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Wind-SUP combo?
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gahenton



Joined: 16 Sep 2012
Posts: 1

PostPosted: Sun Sep 16, 2012 5:54 pm    Post subject: Wind-SUP combo? Reply with quote

I'm looking to buy windsurfing gear for the first time and have been windsurfing 3 times.
Does anyone have a good experience with a WIND-SUP crossover setup?

I've heard the RRD Longrider is good but they don't make them anymore or something. Also, The BIC Jungle or the Kona One. I guess what I'm looking for is a "WIND-SUP" setup or a "multipurpose SUP". I realize that everything is specialized more or less, but I've seen companies promising to provide a good experience windsurfing as well as SUP touring. My goal is to get out there and have fun on the gorge and to also do some SUP boarding with my wife.
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keycocker



Joined: 10 Jul 2005
Posts: 3334

PostPosted: Sun Sep 16, 2012 6:53 pm    Post subject: Reply with quote

The SUP with sail is a very clumsy windsurfer for very light wind.
It is intended to get you to your SUP site or to fool around when you are tired of paddling.
Those who windsurf don't last more than single session on one but they have a place among those who like sailing kayaks and so on.
Bad windsurfing rig.
Buy a cheap one in Gorge and you will like sailing it a lot better.
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d0uglass



Joined: 28 May 2004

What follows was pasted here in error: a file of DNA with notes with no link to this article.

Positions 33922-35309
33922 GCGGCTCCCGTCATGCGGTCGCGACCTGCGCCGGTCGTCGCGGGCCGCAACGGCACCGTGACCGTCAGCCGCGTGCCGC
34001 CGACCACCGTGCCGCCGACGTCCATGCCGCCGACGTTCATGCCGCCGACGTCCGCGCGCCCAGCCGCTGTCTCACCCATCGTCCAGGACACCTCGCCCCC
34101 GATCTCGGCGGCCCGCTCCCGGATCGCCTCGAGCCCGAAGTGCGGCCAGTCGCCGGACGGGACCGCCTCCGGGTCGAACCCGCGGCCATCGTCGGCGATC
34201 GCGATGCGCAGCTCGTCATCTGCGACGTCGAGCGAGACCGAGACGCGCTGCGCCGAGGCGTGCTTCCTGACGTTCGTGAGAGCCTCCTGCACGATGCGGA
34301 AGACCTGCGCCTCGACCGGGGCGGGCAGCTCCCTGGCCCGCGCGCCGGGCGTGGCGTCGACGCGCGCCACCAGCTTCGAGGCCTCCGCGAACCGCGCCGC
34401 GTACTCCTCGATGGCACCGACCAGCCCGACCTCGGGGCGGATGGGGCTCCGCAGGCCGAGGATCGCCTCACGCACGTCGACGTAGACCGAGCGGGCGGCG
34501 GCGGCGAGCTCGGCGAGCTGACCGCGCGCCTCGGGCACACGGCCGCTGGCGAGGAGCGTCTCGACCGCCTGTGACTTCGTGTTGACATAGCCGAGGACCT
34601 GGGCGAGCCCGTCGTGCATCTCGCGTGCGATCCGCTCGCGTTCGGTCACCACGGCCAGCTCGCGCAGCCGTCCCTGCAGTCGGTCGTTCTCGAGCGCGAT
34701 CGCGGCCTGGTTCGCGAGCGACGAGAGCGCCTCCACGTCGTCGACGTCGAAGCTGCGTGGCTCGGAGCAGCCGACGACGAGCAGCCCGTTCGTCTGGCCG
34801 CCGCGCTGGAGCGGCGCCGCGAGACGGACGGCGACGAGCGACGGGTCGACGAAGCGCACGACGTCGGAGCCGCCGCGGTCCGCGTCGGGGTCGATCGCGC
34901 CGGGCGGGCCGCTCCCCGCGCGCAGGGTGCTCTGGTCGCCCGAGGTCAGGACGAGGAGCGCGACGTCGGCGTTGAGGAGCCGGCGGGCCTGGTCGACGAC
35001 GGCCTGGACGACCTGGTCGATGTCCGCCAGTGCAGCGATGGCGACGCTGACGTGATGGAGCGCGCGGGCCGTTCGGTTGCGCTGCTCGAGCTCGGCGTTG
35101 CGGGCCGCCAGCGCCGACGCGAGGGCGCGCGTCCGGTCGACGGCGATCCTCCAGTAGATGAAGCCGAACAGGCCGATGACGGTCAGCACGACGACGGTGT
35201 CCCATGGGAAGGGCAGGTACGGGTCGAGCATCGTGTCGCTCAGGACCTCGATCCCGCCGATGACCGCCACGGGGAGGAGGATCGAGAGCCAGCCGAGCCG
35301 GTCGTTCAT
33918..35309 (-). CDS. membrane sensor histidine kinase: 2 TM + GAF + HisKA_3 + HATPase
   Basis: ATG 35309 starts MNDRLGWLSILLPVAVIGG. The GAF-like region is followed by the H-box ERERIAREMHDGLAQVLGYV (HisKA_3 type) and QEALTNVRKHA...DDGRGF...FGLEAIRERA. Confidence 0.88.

Posts: 1073
Location: Bonita Springs, Florida

PostPosted: Sun Sep 16, 2012 8:41 pm    Post subject: Reply with quote

Hi Gahenton,

There are some good WIND-sups out there, which pretty much do it all, and then there are some sups than can be windsurfed but aren't great at it. I wrote a comprehensive blog post on this issue a little while ago.

http://jimbodouglass.blogspot.com/2012/07/big-boards-that-do-it-all.html

Good luck picking a board! Smile

-James

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bsangeor



Joined: 11 Jun 2005
Posts: 145
Location: SE Michigan

PostPosted: Sun Sep 16, 2012 9:04 pm    Post subject: Reply with quote

Hi Gahenton,
In addition to James' suggestions, you might check out Dwight Fisher's blog. He's got a lot of experience sailing and designing Wind SUP's

http://ncpaddlesurfer.blogspot.com/

Brian
www.miwindsurfing.com
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jse



Joined: 17 Apr 1995
Posts: 1298
Location: Marin

PostPosted: Sun Sep 16, 2012 10:00 pm    Post subject: Reply with quote

I'm not sure what keycocker has against sailing SUP's, but I disagree. It may not be the best choice for your only board, on that point I agree. But sailing a SUP is the absolute best - and I mean very best - way to conquer sail handling before you try to tackle the same moves on a smaller board. It used to be that you would buy a tuna-boat board, learn to sail, then buy a transition board, learn to waterstart and maybe gybe, then buy a "short board" and toss the first two boards in the dustheap never to be used again. But a SUP with a mast attachment is a fantastic tool to have as you progress. If it's not windy enough to power whatever board you are using for the most part, ride the SUP. And learn those light-wind tricks on it before you try them on a short board. Tacks, gybes, Heli-tacks, backwind sailing, clew first sailing, sail 360's, duck gybes, duck tacks, the list goes on. All of these, when perfected in light wind on a SUP get you so much further on in your efforts to learn the planing counterparts. I just wish I had a sailable SUP when I started, 30 years ago. The reason SUP's are so valuable for this is that it takes the board component pretty much out of the equation, leaving you to focus on the sail handling. Most freestyle sailors will tell you that tricks are 80% sail handling.

FYI: I ride a Fanatic Fly 10'6", when I'm not shredding it off of Treasure Island, as I was today. And I guarantee you, my skills today were enhanced by the time I spent on the SUP.